Overall: 5.0 / 5 based on 5 reviews
5 of 5 reviewers would recommend this product to a friend.
An Historic Gift -
Being a Lewis I have read about the discovery of the Isle of Lewis Chess Set(s) and have been intrigued. So, I finally broke down and ordered the replica set and was very pleased with both the detail of the chess pieces and quality of the board. I am delighted and have the set prominently displayed in my game room atop a very fine game table.
Quality, Great Price, A real Value -
By: MacLachlan from Denver, Colorado
After shopping everywhere (and around the world on the net,) I decided to take a chance on this reasonably priced set. I was very pleased with detail and quality...I bought two sets and highly recommend it as a great value.
Chess bargain! -
Nothing can even come close to this great chess set, with detailed replica pieces that take you back centuries the minute you make your first move. They actually seem to be carved of ivory, Although you might try to convince yourself it is heavy grade cast resin. Even the board is a fine accessory that lends itself well to the game, being of heavy material and well-constructed.
Authentic Replicas! -
By: Ginosmom from Oregon
Purchased these for my husband following a trip to Edinburgh and seeing some of the original pieces at the Royal Museum of Scotland, and learning that they were found on the Isle of Lewis - where his mum's people came from. They are museum quality, and feel heavy (good) in the hand. Excellent gift for a chess player or fan of Scottish history.
A Weasley Favorite -
This product is worth what you pay for it. The peices are brilliant replicas of the original chess sets. The board and figurines are intricate and detailed. The board is fairly large, and great for playing on. Also, the board and peices are felt lined so that they will not scratch the board or the surface that they are on. The peices also are heavy and of a genuine quality material-they aren't made of a flimsy plastic or anything. Owning one of these is like owning a timeless peice of Scottish history-it is a beautiful addition to anyone that enjoys the game, or just wants to make themselves look sophisticated.
|The Mystery of the Lewis Chessmen|
Believed to have been crafted in Norway sometime in the 12th century, these remarkable chessmen were concealed in a Scottish sand dune for more than 600 years! Nothing is known about the maker, how they came to be buried on the Isle of Lewis in the remote Outer Hebrides, or exactly when they were discovered. All that is known for certain is that they were first exhibited at the Society of Antiquaries in Scotland on April 11, 1831.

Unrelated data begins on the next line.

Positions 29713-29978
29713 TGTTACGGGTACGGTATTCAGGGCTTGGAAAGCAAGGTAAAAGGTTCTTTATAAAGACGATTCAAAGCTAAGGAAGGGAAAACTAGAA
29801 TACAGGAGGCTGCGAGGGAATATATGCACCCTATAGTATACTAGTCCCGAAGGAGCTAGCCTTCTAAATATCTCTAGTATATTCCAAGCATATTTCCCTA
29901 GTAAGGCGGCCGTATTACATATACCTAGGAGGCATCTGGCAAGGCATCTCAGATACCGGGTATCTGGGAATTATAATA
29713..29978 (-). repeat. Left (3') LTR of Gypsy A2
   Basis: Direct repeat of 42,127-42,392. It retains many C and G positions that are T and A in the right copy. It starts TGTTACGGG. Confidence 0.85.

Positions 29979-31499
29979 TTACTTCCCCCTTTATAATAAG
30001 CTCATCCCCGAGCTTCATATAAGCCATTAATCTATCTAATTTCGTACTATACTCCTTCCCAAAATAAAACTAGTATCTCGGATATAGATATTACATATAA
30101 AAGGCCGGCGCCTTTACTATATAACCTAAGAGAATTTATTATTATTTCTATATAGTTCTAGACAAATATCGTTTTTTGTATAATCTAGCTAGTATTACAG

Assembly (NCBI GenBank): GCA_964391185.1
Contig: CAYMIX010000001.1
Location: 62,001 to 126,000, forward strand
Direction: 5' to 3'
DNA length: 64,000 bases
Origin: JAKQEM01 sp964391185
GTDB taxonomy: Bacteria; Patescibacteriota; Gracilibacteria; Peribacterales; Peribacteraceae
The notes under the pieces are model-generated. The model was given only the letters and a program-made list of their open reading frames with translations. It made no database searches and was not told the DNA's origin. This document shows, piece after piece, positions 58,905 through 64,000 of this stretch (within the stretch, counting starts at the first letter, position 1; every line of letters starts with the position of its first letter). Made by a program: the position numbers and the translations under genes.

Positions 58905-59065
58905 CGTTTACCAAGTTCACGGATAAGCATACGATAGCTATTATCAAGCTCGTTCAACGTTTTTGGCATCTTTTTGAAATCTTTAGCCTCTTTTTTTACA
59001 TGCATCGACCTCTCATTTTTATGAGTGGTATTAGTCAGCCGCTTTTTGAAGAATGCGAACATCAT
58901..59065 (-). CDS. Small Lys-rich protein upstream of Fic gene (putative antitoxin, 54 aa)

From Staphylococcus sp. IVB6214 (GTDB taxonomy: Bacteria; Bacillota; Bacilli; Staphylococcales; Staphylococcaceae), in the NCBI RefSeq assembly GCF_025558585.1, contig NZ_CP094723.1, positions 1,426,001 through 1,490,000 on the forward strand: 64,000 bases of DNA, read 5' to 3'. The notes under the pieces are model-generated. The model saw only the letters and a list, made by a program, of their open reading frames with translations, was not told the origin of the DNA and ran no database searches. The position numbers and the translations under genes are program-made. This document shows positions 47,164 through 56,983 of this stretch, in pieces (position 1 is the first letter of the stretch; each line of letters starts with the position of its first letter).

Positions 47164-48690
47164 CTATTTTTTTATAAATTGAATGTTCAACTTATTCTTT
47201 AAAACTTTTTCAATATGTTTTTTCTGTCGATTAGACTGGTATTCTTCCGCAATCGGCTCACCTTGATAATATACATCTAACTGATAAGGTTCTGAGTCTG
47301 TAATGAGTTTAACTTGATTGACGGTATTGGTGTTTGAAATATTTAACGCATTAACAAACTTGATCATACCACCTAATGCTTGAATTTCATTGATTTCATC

The Best-Preserved Historic Chess Set
The best-known set of medieval chess pieces, the hand-cast, hand-painted pieces are the best-preserved specimens in existence. Unearthed from a sand bank at the head of the Bay of Uig, no contemporary account exists to describe how or when they were discovered, but it is believed that they were found in a small, hand-built stone chamber about 15 feet below the top of the sand bank.
The Journey from Norway
While it isn’t known who owned the chess pieces or why they were hidden, the most prevalent theory is that they belonged to a merchant specializing in luxury goods who buried them for some unknown reason while traveling from Norway to Ireland. This seems a likely scenario, as there were enough pieces (with a few elements missing), to make up several complete sets.
Chess of the 1100s
In all 93 pieces were found. The largest collection of objects made purely for recreational purposes from the medieval period, the Lewis Chessmen are an invaluable art treasure. Carved from walrus ivory, some were stained red by soaking in wine or beetroot. No board was found with them, but because of the red pieces, it is thought that ancient boards may have been red and white instead of the modern black and white. The sets also include an element from early Scandinavian chess sets––an armed figure called a Warder, which has been replaced by Rook in modern sets. The remaining pieces are the mirror contemporary pieces but the King, Queen, Bishop, Knight, and Pawn all wear uniquely expressive Romanesque features and dress of the 1100s.
Of the 93 pieces known today, 11 are housed in Edinburgh at the National Museum of Scotland, and 82 are in the British Museum in London. The set achieved new popularity after they were featured in the popular movie, “Harry Potter and the Sorcerer’s Stone.”